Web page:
Whether you are a bride to be or your big day is long behind you, many women who have planned a wedding would admit that the self-imposed pressure to slim down can get out of hand.
It seems it is a sad sign of our times that the lead up to the ceremony can induce a panic about looking just right in that special white dress.
Which is why we loved this open letter, penned by the Managing Director of Miss Bush Bridal in Surrey, Emma Meek who aims to get women to rethink their body concerns in the run up to their weddings.
Emma has worked in the company for over 20 years helping brides to find the right dress, and decided to share a very personal and thoughtful approach about wedding dress shopping on the popular site Love My Dress.
In the piece she talks about her own weight fluctuations; pre-wedding day to her current situation, as well as the changes in pressures over time.
The bride to be concedes that "the experience of wedding dress shopping is a highly charged and emotionally loaded transaction" and that all brides feel the pressure.
However, working in the industry, she does reveal the following:
"I want brides to know that there isn’t an industry wide conspiracy to make you feel bad if you are plus size, any more than if you are older, been married before, disabled or LGBT. However from an outsider’s point of view I can see how this seems to be the case."
Not only did she share her own personal experience about her wedding day and her issues with weight but she also gave her top tips on how each bride should approach their own feelings about weight loss, and how you should shop for a wedding dress.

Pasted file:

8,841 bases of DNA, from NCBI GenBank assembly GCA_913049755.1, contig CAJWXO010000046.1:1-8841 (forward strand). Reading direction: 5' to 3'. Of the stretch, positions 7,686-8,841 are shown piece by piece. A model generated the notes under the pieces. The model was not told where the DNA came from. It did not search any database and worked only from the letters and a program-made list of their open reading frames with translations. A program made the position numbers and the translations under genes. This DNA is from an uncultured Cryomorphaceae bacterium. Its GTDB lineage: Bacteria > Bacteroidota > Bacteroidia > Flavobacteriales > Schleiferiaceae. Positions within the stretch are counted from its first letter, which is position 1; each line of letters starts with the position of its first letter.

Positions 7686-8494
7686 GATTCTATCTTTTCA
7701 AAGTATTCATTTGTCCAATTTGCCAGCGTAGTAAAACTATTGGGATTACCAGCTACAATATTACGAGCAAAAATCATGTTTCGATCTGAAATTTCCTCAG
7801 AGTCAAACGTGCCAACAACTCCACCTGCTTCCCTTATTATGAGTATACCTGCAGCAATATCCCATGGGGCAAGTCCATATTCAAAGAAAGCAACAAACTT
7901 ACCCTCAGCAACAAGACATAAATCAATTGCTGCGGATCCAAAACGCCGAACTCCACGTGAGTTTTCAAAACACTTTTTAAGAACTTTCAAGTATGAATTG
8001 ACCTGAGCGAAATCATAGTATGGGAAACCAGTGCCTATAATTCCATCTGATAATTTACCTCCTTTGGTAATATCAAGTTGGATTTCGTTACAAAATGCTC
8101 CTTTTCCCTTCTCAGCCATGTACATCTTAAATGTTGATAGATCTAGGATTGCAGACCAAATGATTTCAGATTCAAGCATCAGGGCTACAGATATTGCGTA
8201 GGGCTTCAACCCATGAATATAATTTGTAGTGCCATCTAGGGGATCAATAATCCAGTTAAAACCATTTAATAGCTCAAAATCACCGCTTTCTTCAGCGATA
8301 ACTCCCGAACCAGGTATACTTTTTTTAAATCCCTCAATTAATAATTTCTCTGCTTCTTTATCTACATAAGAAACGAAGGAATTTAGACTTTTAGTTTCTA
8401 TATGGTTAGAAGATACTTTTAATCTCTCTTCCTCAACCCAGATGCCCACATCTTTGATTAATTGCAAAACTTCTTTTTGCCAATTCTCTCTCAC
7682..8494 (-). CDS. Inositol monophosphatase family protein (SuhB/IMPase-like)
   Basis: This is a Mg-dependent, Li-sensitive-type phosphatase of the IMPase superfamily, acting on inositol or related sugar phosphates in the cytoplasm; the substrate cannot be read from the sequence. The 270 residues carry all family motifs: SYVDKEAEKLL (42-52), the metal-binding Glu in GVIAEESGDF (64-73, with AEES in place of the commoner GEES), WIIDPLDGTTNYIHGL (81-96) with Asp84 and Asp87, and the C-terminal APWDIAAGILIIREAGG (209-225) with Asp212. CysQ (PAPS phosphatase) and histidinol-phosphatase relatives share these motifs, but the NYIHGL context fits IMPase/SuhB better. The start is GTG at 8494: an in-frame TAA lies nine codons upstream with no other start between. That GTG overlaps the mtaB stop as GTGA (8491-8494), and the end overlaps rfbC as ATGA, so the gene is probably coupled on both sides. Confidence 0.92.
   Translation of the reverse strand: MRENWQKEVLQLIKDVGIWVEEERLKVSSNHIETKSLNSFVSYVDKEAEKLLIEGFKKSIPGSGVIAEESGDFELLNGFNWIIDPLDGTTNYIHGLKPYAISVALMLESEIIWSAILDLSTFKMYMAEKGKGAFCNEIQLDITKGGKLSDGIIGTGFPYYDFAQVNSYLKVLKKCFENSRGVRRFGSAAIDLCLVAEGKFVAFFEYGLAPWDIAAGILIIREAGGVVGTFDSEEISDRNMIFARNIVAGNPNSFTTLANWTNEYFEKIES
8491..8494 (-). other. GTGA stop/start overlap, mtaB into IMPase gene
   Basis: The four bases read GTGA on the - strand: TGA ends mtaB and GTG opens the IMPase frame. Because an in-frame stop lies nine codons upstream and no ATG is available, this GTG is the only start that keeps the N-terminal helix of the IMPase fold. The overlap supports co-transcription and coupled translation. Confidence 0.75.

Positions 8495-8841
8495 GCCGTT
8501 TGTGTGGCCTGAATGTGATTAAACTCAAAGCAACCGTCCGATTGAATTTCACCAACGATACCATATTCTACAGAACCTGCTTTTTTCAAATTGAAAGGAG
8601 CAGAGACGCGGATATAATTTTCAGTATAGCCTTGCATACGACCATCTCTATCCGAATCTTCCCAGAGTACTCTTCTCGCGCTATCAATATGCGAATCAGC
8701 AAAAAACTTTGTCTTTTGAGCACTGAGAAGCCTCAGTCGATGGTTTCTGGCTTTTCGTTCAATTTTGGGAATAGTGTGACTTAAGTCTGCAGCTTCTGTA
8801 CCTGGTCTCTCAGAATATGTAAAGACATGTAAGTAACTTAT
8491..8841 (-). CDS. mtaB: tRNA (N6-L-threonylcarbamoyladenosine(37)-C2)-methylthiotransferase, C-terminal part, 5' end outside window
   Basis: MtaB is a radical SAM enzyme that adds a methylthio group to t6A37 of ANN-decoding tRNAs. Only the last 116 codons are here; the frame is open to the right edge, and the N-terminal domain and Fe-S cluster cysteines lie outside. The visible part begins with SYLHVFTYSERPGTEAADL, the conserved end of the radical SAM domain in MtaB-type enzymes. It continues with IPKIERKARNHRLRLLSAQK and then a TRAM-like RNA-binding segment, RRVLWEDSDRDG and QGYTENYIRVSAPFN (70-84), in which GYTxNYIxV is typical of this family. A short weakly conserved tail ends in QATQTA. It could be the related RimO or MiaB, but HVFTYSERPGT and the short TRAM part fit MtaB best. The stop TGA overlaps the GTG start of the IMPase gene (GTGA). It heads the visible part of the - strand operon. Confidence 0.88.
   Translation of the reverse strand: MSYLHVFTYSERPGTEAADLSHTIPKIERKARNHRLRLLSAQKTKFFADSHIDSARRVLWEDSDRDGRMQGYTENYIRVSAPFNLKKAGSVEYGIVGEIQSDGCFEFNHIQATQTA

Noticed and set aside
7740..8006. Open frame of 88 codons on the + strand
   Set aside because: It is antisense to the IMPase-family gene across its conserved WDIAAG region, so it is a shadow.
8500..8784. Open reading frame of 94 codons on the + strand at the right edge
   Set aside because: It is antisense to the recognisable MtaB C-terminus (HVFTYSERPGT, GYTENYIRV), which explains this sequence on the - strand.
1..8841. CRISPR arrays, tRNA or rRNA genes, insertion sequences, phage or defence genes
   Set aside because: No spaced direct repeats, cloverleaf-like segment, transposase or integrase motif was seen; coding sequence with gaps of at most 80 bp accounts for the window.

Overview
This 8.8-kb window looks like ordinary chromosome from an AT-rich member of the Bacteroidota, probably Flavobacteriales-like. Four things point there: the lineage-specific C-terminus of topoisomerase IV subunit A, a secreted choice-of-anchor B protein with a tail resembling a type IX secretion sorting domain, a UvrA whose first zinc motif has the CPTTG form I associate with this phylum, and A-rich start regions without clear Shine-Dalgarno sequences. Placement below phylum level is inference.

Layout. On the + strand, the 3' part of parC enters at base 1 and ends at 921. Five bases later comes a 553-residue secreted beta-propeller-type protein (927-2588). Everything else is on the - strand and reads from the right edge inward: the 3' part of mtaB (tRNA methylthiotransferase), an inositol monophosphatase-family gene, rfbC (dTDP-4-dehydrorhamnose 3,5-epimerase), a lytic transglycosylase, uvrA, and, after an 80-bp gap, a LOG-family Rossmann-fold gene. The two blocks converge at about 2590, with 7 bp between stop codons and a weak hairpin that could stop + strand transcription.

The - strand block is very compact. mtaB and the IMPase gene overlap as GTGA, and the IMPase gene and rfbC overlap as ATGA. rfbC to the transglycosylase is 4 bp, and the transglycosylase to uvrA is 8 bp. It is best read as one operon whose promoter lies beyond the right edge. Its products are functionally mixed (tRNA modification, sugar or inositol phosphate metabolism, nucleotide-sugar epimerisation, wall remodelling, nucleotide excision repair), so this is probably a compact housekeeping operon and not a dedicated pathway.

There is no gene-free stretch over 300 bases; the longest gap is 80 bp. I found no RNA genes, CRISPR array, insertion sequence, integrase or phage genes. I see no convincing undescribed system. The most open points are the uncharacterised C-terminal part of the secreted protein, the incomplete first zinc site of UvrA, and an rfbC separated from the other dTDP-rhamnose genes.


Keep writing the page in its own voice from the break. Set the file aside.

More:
1. Virtually no one has a flat stomach
The only people I see that have flat stomachs are women that run Ultra Marathons and they are few and far between. Everyone has a hang up about the letterbox part of their body from their navel out to their hip bones down to the top of their bikini line. I am not expecting to see a flat stomach. Don’t apologise for not owning one.
2. Don’t wait to lose weight before talking to boutiques or designers
There are so many different options open to you – if you wait for a phantom target weight, you may have denied yourself some ranges of dresses that are time sensitive to order.
3. If you have severe body confidence issues talk to us
Make an appointment to come in and discuss what you want first before taking your clothes off. If you get on, gel or click with someone then you can establish faith and trust before moving to taking your clothes off and trying on dresses.
4. Acknowledge and tell us what your hang ups are
One person’s body art is another’s tramp stamps; I envy a flat chest while others crave more boob! If you love your generous curves let us know. More often than not we are given a list of despised body parts as part of a bride’s opening remarks so sometimes if an assistant assumes you might want a generous thigh concealed by an A Line skirt rather than highlighted by a Fishtail it is because she has heard this preference a million times.
5. Don’t always expect ‘the moment’